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Other Union Story: WGA


Production for the next season of America’s Next Top Model started up recently with the show’s unionized editors assuming the duties of 12 story producers who walked off the popular CW Network reality show in June in a so-far-unsuccessful effort to be organized by the Writer’s Guild of America West.The move follows the filing of a suit in early November by the WGA against Anisa Productions, headed by Top Model executive producer Ken Mok. It charges the company violated federal labor laws by firing the workers and eliminating their positions when they had signed pledges to return to work. Anisa says it intends to fight the allegations. (The show’s co-producer, Bankable Productions, owned by Top Model host Tyra Banks, was not named in the suit.)The resumption of production with manning by IATSE editors represents a de facto victory for the International Alliance of Theatrical and Stage Employees in its ongoing battle with the WGA over the right to represent Top Model employees.IATSE, along with its Motion Picture Editors Guild unit, last year organized the show’s editors and recently claimed organizing jurisdiction over 40 other Top Model employees. On November 7, the IA went so far as to file a petition with the National Labor Relations Board to represent workers in the show’s camera, lighting, art, audio, hair/makeup, wardrobe and other production and preproduction departments.In a separate development, Teamsters Local 399, after threatening to strike Top Model, reached an agreement with Anisa covering 10 drivers and location managers. The quick settlement, coming a few days after the WGA sued the show’s producer, demonstrates Teamster clout and contrasts with the WGA’s longstanding dispute that is heading into its sixth month.The tensions building over the talks set for next year between the writers and the town’s producers for another contract are underpinning the wrangle between the IA and the WGA over Top Model. The WGA under its new president Patric Verrone has been talking tough about what the union hopes to accomplish for its members in the 2007 round of negotiations.IATSE president Tom Short has, meanwhile, been vocal in expressing concerns that the writer’s guild talks could lead, if not to an actual strike, to a de facto strike, that could seriously disrupt production in Hollywood, jeopardizing work for members of the IA’s Hollywood guilds.The IA’s petition came in the wake of a meeting of the local NLRB held in late October. The WGA, at the meeting, had asked for the NLRB to allow a representation vote to go forward right away under its auspices for the 12 Top Model story producers. For its part, IATSE sought to block the WGA’s request, claiming the IA’s existing contract with the show prevented the Writer’s Guild from holding a representation vote.The hearing reached no conclusion on the contending jurisdictional claims by the two entertainment unions. Instead, the local board kicked the matter up to the NLRB’s Washington headquarters where a trial before an administrative law judge could take place, provided an investigation found there were grounds for proceeding. Such a procedure can take two or three years to run its course.To assure advertisers who were nervous about the impact of the summer walkout on production of new episodes for the smash hit’s next season, the CW said it had prepared “contingency plans” to avoid disruptions. As work begins on the new season, the nature of these plans is now apparent.”When our story producers walked off the job, we exercised our right to sustain production during the strike,” according to a statement from Mok. “In the process, we were able to create a new system utilizing IATSE editors that has not only maintained the quality of our episodes, but at the same time has improved the efficiency of our postproduction operation. As a result, we decided to move ahead in production with this new system in place, which puts our material directly in the hands of our editors without the intermediate step of story producers.”WGA West president Verrone responded angrily. “America’s Next Top Model is a major hit for the CW and the writers were valued employees who contributed to the show’s success,” he said in a statement. “Yet, as soon as they demanded union representation, the company decided they were expendable. This is illegal strike-breaking, an insult to the Hollywood talent community and an embarrassment to this industry.”The WGA has argued that story producers qualify as writers because they create story lines on unscripted reality shows, and that therefore they should be able to organize under the auspices of the WGA in order to get health and pension benefits.The strike action on Top Model was the most concrete step taken so far by the WGA in its two-year campaign to organize workers on reality shows, an effort that has to date produced no tangible successes.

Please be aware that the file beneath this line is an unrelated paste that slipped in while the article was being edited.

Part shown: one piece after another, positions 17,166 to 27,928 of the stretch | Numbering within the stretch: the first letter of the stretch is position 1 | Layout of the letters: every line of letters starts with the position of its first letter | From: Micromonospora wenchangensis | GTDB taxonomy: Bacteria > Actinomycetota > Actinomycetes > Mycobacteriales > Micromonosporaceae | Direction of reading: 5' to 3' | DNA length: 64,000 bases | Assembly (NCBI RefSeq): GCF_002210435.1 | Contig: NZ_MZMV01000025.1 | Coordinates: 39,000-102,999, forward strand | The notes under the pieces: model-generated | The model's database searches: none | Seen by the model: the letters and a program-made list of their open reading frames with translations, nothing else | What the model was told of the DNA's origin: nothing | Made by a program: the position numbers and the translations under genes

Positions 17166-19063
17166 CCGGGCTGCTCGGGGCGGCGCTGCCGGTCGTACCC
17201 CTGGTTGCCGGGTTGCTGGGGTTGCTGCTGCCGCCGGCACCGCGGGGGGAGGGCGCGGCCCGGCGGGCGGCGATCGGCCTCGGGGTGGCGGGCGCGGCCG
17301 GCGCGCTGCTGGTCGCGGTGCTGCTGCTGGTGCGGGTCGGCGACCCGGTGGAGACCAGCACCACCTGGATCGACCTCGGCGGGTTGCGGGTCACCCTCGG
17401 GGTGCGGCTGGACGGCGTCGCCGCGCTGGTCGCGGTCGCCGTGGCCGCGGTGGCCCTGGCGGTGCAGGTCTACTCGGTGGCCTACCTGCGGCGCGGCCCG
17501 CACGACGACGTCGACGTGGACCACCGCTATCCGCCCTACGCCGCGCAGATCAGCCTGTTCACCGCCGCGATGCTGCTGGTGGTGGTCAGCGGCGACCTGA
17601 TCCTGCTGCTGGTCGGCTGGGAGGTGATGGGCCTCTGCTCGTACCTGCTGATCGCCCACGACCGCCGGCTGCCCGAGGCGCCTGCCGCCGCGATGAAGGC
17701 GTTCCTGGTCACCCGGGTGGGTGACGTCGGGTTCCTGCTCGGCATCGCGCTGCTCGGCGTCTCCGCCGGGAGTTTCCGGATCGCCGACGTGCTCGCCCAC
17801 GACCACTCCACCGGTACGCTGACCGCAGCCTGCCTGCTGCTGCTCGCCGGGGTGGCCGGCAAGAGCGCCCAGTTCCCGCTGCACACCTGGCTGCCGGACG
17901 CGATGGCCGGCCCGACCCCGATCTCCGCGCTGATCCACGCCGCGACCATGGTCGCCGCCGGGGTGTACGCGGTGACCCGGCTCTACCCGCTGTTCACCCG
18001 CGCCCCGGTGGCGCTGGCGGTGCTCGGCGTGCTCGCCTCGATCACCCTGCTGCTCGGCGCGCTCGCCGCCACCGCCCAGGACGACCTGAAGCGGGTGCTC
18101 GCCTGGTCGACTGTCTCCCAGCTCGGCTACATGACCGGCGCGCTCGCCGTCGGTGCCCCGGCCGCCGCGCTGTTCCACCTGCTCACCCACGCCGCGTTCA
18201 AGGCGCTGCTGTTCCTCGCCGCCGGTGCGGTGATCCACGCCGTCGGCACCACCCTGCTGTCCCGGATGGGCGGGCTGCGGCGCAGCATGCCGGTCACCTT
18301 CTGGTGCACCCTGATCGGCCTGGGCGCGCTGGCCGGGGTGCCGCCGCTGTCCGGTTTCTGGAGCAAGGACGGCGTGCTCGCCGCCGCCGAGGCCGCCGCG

Written by Jack Egan

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